Passer au contenu principal

Child pornography: protect your children

The lockdown has boosted cases of children being sexually exploited on the Internet globally. A La Presse investigation published on April 13, 2020, revealed that “websites used by predators around the world to share tens of thousands of child pornography images are hosted on the computer servers of large companies located in Quebec”. Although the latter disclaim all responsibility by claiming not to have access to the content, experts argue that they must collaborate and lift the veil on illegal content on their servers.

Although Canadian law states that all persons providing Internet services must report to the police all incidents of child pornography of which they are aware (Cybertip), there is no obligation to detect such images.

This is not without reassurance to parents of children and adolescents, who have seen their children spend much more time on screens in the past year. Faced with this scourge generating more and more victims, what can we do, as a parental figure, to reduce the risks of sexual exploitation of our children on the web? Here are some tips and resources to help you.

Some facts and stats

  • The Canadian Center for Child Protection (CCPE) launched Project Arachnid in 2016, with the goal of reducing the availability of child sex abuse photos and videos globally.
  • Project Arachnid scans the web and currently detects more than 100,000 different images per month, which are then verified by an analyst.
  • As of April 1, 2021, Project Arachnid’s platform had over 126 billion processed images, of which 37.3 million were held for human analysis, and 6.9 million removal requests had been sent to vendors.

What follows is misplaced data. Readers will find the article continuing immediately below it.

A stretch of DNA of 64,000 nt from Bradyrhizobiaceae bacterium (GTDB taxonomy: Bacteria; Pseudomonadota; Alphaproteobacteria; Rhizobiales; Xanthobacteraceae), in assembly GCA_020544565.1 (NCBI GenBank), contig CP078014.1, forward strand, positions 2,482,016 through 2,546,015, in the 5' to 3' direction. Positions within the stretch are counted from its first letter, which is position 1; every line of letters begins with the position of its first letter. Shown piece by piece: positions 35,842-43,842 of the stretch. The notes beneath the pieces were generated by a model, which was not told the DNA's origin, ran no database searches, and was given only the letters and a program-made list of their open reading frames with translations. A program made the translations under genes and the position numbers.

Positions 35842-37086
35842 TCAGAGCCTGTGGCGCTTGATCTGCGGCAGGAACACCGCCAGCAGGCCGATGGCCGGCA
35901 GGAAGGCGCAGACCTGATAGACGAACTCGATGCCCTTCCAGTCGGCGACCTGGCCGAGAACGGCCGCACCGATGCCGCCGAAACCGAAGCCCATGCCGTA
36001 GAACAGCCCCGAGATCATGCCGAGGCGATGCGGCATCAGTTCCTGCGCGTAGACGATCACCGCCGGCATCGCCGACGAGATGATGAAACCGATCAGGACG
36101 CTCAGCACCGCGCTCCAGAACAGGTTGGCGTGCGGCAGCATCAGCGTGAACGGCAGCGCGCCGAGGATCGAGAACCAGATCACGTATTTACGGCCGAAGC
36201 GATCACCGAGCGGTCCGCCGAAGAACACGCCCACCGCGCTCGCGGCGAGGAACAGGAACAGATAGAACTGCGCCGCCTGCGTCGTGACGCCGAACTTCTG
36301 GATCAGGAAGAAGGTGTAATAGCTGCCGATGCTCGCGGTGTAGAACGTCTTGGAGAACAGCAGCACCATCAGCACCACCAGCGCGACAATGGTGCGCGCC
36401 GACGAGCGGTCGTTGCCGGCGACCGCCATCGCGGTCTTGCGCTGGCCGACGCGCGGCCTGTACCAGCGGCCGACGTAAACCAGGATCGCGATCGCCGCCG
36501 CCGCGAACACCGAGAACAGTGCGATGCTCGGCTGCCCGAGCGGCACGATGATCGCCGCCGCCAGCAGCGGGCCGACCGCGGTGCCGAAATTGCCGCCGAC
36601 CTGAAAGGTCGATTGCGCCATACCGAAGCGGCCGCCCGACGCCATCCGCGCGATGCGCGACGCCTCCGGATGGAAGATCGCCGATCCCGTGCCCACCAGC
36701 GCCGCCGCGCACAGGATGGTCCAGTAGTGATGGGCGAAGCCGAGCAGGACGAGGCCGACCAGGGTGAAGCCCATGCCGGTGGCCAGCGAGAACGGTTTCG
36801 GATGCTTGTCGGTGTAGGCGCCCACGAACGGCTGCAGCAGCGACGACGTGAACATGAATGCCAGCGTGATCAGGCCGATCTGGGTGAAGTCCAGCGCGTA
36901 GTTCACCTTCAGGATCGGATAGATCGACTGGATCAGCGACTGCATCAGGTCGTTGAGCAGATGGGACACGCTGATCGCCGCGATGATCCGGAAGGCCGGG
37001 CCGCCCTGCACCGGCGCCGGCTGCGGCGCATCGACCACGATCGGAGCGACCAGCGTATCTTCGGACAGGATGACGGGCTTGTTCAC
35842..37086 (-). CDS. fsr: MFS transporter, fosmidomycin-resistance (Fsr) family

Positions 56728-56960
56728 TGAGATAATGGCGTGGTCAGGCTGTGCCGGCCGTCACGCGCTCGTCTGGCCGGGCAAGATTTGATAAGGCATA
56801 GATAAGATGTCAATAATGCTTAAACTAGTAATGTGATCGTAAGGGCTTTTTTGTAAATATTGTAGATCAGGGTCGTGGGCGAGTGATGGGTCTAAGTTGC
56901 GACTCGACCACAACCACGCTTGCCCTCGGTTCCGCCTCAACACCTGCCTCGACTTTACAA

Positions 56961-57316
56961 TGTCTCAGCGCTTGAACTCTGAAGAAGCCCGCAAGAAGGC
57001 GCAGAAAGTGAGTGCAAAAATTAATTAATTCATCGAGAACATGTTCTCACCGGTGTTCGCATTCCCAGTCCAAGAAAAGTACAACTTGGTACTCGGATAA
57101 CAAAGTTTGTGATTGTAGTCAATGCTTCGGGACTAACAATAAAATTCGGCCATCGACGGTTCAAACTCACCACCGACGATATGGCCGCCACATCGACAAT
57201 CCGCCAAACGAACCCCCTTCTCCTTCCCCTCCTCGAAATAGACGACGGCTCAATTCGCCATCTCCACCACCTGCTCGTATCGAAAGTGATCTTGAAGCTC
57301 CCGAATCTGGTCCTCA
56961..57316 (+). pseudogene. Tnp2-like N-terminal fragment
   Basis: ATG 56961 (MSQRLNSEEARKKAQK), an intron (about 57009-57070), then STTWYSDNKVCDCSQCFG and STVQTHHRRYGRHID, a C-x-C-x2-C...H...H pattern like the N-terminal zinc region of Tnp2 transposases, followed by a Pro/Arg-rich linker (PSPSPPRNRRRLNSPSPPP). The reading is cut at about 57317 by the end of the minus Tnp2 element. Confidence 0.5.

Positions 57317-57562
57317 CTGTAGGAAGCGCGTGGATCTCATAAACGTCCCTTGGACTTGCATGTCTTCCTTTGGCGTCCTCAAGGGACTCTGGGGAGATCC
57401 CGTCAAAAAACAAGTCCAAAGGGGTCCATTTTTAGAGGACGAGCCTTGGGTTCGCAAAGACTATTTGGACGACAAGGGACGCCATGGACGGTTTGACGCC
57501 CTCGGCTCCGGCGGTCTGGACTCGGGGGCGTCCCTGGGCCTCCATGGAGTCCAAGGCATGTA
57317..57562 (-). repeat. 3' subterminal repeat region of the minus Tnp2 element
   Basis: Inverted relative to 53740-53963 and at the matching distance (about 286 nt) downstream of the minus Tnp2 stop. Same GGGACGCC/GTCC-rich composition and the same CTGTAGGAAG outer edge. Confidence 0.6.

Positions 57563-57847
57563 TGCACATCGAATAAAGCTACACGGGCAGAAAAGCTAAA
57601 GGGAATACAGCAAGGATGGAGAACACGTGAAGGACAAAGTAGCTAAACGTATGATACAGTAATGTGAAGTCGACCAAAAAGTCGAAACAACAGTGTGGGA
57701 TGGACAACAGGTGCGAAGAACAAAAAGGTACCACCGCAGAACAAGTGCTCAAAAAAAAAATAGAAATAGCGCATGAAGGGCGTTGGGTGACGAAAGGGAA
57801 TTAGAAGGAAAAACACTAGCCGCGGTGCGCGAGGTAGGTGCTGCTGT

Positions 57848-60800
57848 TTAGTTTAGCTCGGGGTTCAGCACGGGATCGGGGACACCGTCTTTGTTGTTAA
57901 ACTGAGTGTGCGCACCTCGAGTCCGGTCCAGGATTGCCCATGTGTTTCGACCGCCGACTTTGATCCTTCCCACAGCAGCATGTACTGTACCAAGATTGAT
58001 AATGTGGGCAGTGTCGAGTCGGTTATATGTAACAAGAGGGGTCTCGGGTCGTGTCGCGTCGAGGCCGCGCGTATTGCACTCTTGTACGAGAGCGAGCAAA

• 85% of the requests concerned victims not identified by the police.
  • The victims of cyber sexual exploitation are increasingly young (La Presse, December 9, 2020).
  • According to Cybertip, the dangers that threaten tweens and teens are: sextortion, sexting, live video, cyberbullying and non-consensual dissemination of intimate images.

Some basic tips to reduce the risks:

  • Place the computer in a family place;
  • Exercise control over your child’s online activities;
  • Establish rules around apps, social media, online games and search engines;
  • Make sure that the tools used by the child are appropriate for their age (access to images, videos or information not adapted to the child’s age can be traumatic);
  • Remind your child never to post texts, photos or comments that they do not want to see on the Internet forever;
  • Remind your child to behave well in front of others on the Internet and to tell a trusted adult if they witness or experience bullying;
  • Remind your child to never follow people they don’t know in real life (just like with social media friend requests) and to check with a trusted adult if they receive a request. ‘a stranger ;
  • Maintain an atmosphere conducive to dialogue with your child. Remind him that he can ask you for help anytime without worrying about consequences;
  • Stay alert to changes (behavior, attitude, sleep, disrespecting screen time, etc.).

Finally, as a parent or guardian, stay up to date both digitally and on the issue of child sexual abuse.

Top resources:

If you believe your child is in immediate danger: 911

To make a report: or 1 866 658-9022

Guide for families:

ParentsCyberAvertis: a wealth of information to help parents with children of all ages: for teens

Enfants avertis: for teachers and parents

For more information:

Marie-Vincent Foundation:

The Parents Line: 1 800 361-5085

Info-Social: 811

Priority Parents:

The CAVAC network: or 1 866 532-2822 (toll free)

Provincial Sexual Assault Line: 1 888 933-9007

Kids Help Phone: 1-800-668-6868

To read more: Blue Bear at the cutting edge of forensic technology